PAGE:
, it really rattles my nerves when my Mac becomes frustratingly slow. But, worry no more! There are a number of ways you can speed up your trusty Mac again.
Before you engage in any tinkering, I would urge you to be careful and back up your data. For Macs, it’s easy: grab an external drive and run Time Machine. With your Mac’s drive freshly backed up, you may begin.
Increase Your RAM
First, you need to get the right type of memory for your specific MacBook model. The brand you buy doesn’t matter much, just be sure to buy the right amount, type, and speed. Apple has a handy support page that shows the memory specs for a variety of models, along with a guide on how to replace memory.
Remove Old Mac Apps
Look at your Mac’s Applications and Downloads folders. If there are apps in there you can’t remember installing, odds are you don’t really need them. Move them to the Trash to increase your hard-drive space.
Clean Up Your Apps
Next, let’s tidy up your app clutter. When you install an app on your Mac, the piece of software arrives as part of a package of files, including permissions that tell OS X which users can do what things with specific files.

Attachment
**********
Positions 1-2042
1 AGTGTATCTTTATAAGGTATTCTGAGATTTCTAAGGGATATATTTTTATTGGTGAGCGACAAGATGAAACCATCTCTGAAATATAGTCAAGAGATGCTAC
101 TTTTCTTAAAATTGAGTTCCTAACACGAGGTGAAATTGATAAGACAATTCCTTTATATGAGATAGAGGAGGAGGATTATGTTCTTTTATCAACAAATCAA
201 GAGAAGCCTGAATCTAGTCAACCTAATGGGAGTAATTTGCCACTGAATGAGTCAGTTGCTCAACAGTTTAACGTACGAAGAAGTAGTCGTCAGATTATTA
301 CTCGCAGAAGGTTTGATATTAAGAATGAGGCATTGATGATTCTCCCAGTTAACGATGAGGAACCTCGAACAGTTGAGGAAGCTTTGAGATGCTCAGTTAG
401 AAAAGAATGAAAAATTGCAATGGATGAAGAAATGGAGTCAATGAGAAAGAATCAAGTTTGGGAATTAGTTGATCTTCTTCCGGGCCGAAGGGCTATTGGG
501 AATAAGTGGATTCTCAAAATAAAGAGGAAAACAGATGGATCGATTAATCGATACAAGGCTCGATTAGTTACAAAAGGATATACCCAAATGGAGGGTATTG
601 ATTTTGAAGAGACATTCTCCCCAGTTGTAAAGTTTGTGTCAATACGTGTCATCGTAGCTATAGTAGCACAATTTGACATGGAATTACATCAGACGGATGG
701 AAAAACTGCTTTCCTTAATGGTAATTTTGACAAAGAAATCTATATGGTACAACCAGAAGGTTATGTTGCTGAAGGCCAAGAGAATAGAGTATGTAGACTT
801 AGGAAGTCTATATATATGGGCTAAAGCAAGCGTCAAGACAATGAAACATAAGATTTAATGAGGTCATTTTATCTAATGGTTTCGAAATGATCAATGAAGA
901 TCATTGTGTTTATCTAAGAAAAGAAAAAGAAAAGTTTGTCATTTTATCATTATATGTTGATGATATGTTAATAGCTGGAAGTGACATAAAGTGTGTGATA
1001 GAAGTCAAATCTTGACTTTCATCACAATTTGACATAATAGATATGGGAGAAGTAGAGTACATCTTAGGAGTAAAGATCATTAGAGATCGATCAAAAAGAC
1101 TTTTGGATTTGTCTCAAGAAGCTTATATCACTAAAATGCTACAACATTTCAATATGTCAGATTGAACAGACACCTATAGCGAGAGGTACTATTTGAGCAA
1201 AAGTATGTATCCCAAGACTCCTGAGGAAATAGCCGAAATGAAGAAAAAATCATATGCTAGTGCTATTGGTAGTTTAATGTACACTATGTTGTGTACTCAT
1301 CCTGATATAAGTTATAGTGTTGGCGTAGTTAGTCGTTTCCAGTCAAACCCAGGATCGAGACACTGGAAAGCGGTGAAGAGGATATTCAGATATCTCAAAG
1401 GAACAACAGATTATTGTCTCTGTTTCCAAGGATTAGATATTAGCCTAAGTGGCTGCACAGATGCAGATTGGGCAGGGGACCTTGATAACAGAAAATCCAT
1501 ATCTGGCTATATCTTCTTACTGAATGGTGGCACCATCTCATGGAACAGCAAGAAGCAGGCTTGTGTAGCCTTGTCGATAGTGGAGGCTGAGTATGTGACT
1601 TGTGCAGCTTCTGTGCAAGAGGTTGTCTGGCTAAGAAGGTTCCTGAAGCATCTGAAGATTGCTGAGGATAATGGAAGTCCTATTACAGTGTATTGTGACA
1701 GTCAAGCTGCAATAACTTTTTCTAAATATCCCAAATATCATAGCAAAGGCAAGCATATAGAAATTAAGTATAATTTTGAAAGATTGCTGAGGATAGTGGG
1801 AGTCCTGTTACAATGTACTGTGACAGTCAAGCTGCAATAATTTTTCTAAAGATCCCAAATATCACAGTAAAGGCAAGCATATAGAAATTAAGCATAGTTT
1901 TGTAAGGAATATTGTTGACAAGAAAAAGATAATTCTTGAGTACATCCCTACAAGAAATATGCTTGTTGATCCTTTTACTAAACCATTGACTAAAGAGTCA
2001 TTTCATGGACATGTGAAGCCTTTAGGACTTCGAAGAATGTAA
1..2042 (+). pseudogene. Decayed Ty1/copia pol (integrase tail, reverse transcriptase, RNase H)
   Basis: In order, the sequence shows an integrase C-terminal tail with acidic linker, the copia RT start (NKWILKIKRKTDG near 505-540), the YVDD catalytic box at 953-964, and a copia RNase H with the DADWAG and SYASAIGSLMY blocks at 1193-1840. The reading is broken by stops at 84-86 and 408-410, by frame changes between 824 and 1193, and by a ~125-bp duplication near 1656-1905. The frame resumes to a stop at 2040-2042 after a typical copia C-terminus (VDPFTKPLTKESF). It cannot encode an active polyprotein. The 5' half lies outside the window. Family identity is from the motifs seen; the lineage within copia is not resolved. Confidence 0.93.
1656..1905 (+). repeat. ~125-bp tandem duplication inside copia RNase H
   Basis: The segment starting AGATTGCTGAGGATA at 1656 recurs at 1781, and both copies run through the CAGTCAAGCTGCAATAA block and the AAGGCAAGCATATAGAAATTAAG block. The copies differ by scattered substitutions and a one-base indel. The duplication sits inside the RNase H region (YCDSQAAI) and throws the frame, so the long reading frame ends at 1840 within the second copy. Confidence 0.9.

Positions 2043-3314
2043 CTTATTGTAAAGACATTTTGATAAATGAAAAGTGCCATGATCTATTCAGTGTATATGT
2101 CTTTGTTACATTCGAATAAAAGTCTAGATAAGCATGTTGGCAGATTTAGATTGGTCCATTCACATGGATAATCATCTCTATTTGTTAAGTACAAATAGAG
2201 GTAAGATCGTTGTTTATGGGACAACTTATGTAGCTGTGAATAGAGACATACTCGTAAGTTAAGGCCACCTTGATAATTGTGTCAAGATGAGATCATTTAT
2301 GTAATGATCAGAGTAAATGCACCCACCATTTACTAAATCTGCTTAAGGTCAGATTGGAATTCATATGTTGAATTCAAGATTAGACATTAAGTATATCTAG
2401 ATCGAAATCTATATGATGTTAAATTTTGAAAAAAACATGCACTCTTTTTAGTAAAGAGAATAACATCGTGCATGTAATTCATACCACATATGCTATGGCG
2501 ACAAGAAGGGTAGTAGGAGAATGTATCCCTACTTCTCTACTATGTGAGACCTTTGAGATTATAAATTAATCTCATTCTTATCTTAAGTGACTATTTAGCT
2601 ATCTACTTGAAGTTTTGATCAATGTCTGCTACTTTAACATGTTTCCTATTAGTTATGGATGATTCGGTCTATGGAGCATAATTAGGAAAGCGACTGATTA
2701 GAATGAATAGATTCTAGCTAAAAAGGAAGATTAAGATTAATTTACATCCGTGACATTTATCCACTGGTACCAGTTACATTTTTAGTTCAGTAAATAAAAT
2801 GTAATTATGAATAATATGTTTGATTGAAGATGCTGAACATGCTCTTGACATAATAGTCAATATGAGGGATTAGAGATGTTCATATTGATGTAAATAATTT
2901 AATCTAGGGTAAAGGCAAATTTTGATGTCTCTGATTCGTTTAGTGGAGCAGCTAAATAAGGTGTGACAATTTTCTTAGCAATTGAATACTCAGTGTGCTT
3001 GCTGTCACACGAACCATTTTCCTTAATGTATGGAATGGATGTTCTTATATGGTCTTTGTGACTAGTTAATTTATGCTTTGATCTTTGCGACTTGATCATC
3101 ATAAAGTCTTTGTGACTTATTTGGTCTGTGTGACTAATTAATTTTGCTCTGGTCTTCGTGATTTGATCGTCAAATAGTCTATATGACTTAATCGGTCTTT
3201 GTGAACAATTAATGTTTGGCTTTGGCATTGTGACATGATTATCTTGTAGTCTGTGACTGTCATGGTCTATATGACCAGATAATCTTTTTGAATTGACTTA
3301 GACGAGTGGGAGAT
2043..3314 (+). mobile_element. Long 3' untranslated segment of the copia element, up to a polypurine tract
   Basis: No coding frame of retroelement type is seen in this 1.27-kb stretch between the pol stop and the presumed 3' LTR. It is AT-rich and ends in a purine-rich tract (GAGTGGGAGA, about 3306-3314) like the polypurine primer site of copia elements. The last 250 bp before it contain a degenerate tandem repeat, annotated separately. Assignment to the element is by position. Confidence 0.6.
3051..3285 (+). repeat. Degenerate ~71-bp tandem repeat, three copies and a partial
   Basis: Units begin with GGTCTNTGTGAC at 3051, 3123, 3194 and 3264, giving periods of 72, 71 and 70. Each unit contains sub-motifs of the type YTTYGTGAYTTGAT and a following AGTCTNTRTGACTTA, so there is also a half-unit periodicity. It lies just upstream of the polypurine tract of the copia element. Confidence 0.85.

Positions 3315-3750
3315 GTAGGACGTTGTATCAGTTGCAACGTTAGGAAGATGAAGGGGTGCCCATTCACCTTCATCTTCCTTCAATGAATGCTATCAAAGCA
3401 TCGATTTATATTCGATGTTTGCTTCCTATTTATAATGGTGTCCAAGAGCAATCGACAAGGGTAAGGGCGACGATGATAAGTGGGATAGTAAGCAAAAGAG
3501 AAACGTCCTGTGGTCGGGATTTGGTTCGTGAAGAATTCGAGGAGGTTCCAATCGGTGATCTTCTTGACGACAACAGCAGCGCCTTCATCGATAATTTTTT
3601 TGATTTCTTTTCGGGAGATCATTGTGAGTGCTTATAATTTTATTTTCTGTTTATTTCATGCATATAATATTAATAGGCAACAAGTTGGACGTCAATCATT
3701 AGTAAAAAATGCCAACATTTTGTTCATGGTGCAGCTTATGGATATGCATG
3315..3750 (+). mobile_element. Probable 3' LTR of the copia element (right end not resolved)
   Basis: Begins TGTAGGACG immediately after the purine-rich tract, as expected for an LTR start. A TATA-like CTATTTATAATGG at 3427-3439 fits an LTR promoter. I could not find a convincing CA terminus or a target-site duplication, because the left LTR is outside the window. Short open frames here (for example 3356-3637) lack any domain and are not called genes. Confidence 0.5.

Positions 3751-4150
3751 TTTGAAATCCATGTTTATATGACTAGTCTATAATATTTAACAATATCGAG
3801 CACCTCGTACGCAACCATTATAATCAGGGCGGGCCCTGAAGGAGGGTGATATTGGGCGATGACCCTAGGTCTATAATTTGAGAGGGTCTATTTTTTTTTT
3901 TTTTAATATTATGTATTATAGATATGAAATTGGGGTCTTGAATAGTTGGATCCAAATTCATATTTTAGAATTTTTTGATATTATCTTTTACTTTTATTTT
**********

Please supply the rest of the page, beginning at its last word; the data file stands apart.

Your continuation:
When these permissions change, it results in your Mac lagging or worse, crashing. What you need is to do some reshuffling and re-dealing these permissions so that they return to their rightful place. To address this, OS X has a built-in tool called Disk Utility that will help you do the job.
Do Away with Big, Unused Files
After doing something to your apps, it’s time to look at the files cluttering your drive. You can use Finder to search for huge files. Open Finder and select the volume you’d like to search. The next step is to choose File > Find (or hit Command-F). Click on the Kind pull-down menu and select Other. When the Select a search attribute window opens, check the box for File Size, uncheck any other boxes, and click OK. Change the “equals” pull-down menu option to “is greater than” and then change KB to MB. Enter a minimum files file size such as, say, 100MB. After doing these, delete the files that you no longer need – or move them to an external drive at the very least.
Minimize Login Items
If your Mac is slow to boot up, the problem may be that there are too many apps to open at startup.
Here’s how to fix it: go to System Preferences > Users & Groups and then click on the Login Items tab to see a list of the apps that open when you boot your Mac.
Highlight the apps you don’t want to open at startup and click the minus-sign button below the list of apps.
Always Keep Your OS X Current
Apple releases new versions of OS X as free upgrades, so there is no way you’re still using old and obsolete versions. New versions of OS X contain performance enhancements and security improvements to keep your Mac running safe and smooth.